Still with the music videos? Hell yeah, still with the music videos, just like in 2017 and 2018. You know why? Because people are still pairing moving images with pleasurable sonic oscillations, and as long as that's true, we're going to stay on top of the best of the best. Also, "best music videos" is a somewhat valuable search phrase that, over the course of an entire year, pays off with loads of clicks and, probably, some passive revenue from Google ads. But that's a side of the business I don't deal with, so perhaps I should shut my mouth and make content. Everyone lives to serve the algorithms now, so get on board or get off the internet!
While the nature of online video production and consumption may have changed, what's stayed the same is plenty of artists and directors continue to collaborate on music videos that deserve your attention. Here are the best of the best, so check back regularly (or every day, just make sure you close and reopen your browser!) to see what's new.
In it for the music? Check out the best songs of 2018, the best albums of 2018, and the big albums that will drop in 2019.
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15. Preoccupations, "Compliance"
Director: Nicholas Brown and Evan Henderson
Release date: January 29
Why it's great: What if David Lynch made a short film about Groot from Guardians of the Galaxy? The result might be something like this video for "Compliance," featuring a smoke-filled landscape and an industrial monster who happens to resemble a tree-like superhero, but with a ring of fire on its back. The video doesn't attempt to bite off more than it can chew, and it's refreshing to see a focused vision that doesn't attempt to explain itself to you over and over again.
14. Warm Human, "Down"
Director: Carol Brandt
Release date: February 7
Why it's great: Warm Human's chilly expression of depression gets an equally chilly video from Brandt, who keeps the tones blue and never reveals whether you're looking at the world upside-down or right-side-up. The biblical imagery adds even more heft to the video, which isn't exactly uplifting, but which does feature an albino snake -- always a smart move.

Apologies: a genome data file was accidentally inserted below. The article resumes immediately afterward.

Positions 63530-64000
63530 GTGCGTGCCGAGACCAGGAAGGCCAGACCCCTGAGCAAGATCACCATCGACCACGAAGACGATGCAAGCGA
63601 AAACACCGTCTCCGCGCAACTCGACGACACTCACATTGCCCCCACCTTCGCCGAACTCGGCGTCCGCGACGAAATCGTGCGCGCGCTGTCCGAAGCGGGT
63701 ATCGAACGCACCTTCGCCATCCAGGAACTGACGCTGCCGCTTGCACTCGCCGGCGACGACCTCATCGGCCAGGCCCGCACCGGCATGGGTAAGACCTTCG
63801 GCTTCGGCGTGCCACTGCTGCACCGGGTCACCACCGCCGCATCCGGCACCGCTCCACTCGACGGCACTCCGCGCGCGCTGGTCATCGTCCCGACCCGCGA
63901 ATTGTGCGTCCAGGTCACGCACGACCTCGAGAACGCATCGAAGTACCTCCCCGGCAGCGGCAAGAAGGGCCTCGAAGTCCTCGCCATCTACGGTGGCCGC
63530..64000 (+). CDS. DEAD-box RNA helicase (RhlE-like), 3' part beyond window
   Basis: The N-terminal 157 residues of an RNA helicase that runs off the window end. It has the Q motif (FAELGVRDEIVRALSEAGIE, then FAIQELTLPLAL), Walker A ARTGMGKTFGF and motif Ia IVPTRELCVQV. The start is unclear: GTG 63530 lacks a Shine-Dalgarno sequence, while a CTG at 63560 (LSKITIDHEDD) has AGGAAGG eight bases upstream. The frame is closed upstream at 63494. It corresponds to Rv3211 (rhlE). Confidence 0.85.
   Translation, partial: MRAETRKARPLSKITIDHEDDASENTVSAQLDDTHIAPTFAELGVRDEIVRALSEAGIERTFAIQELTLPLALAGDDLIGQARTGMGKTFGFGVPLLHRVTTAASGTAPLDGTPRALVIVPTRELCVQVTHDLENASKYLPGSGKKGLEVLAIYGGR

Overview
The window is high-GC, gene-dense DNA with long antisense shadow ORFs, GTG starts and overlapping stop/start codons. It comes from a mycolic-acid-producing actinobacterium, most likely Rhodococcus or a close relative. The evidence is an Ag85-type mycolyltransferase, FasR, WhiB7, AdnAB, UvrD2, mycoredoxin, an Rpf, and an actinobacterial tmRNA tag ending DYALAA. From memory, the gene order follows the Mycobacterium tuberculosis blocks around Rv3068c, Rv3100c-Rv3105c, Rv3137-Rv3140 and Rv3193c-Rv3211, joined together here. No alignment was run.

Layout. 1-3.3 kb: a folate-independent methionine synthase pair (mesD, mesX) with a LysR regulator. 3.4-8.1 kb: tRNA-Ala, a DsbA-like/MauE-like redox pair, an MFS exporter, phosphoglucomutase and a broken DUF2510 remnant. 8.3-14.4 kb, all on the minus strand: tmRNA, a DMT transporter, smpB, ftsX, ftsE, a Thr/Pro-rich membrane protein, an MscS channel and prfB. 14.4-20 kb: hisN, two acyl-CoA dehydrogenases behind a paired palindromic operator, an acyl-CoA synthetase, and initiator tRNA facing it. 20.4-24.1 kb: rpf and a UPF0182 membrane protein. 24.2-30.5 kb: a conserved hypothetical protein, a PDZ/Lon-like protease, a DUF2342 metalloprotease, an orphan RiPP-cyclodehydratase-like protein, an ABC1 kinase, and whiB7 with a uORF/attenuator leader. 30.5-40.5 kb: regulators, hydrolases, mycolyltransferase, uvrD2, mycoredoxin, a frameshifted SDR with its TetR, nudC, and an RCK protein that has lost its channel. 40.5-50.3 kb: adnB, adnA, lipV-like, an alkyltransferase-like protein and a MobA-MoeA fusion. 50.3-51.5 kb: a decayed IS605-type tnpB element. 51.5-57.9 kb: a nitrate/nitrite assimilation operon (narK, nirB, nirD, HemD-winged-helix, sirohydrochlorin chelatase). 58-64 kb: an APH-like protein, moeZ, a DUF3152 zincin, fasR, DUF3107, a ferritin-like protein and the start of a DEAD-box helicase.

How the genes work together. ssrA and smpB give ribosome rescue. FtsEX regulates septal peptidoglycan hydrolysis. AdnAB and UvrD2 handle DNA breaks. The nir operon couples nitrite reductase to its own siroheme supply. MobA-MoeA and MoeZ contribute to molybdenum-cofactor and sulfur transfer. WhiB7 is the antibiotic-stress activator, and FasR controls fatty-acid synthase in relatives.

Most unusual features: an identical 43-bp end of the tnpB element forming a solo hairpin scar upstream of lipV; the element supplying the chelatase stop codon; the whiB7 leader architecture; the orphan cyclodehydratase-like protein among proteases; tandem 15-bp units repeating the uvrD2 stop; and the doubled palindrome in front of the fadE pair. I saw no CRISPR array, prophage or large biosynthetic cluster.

13. City Girls ft. Cardi B, "Twerk" (kind of NSFW)
Release date: January 16
Why it's great: "Should we maybe mix it up with some non-twerking shots?" "Absolutely not." There's a single-minded purity to this video that places it on a plane above the myriad other videos featuring twerking -- when your mission is finding the world's greatest twerker, you have to be totally dedicated to your cause. And Miami's City Girls, with help from Cardi B, are certainly dedicated.
12. Lizzo, "Juice"
Director: Quinn Wilson
Release date: January 4
Why it's great: The lighthearted parody has admittedly been done to death in music videos, but sometimes all it takes is a particularly energetic song, a charismatic performer, and frequent cuts between scenes to make the form feel fresh. That's the case with Lizzo's "Juice," which is part exercise video, part infomercial, part late-night talk show, part lotion commercial, all to convince you that you should probably be drinking the same juice as Lizzo.
11. Jungle, "Casio"
Director: Josh Lloyd-Watson & Charlie Di Placido
Release date: January 15
Why it's great: As the laid-back dance trend takes over music videos, it's difficult for a choreographed routine to stand out. But "Casio" embraces what appears to be a relaxed vibe and produces a sneakily complex and energetic dance choreographed by one of the band's members (and the lead dancer in the video). The result is a hypnotic quality that matches the song perfectly, and you'll be lulled into a pleasant trance by time you get to the request for Julia to call.
10. Rive, "Filles"
Director: TEMPLE CACHÉ, animated by Oriane Rondeau
Release date: February 7
Why it's great: Simplicity executed smartly always receives attention on this, the most important of all music video lists! Oriane Rondeau's cut-out animation highlights the wide variety of filles depicted throughout art history, most of whom weren't given much of a voice by the artists doing the depicting. Rive, a Brussels-based duo, puts all the images against a simple backdrop that gradually expands to include more time and space, consuming the blackness that confined the video at its outset.
9. Xiu Xiu, "Pumpkin Attack on Mommy and Daddy"
Director: Angela Seo and Anna Lian Tes
Release date: January 15
Why it's great: Xiu Xiu looks like they'll be delivering a full suite of post-modernish art films to accompany the album Girl With Basket of Fruit, out February 8. The videos, which accompany each track -- or Act, as the title cards tell you -- are more Matthew Barney than, say, Superorganism (last year's champion of thematically linked videos), but if you like your chords dissonant, your videos filled with vaguely ominous images, and your celery stuffed in someone else's mouth, "Pumpkin Attack on Mommy and Daddy" is for you.
8. Lauren Ruth Ward, "Valhalla"
Director: Alli Coates
Release date: January 18
Why it's great: What if stereotypical masculinity was… NOT stereotypical masculinity? That's the premise of Lauren Ruth Ward's "Valhalla" video, which begins with a women-only poker game of increasingly high stakes. You'll be sold when the trio of elderly men dressed in lingerie enter the picture, and if not, there's the badass weightlifting scene, in which Ward kisses her biceps and practices radical self-acceptance/typical male hubris before a snake wraps around her head. It's weird and irreverent in all the right places -- especially the final shot, which never strays from Ward's face.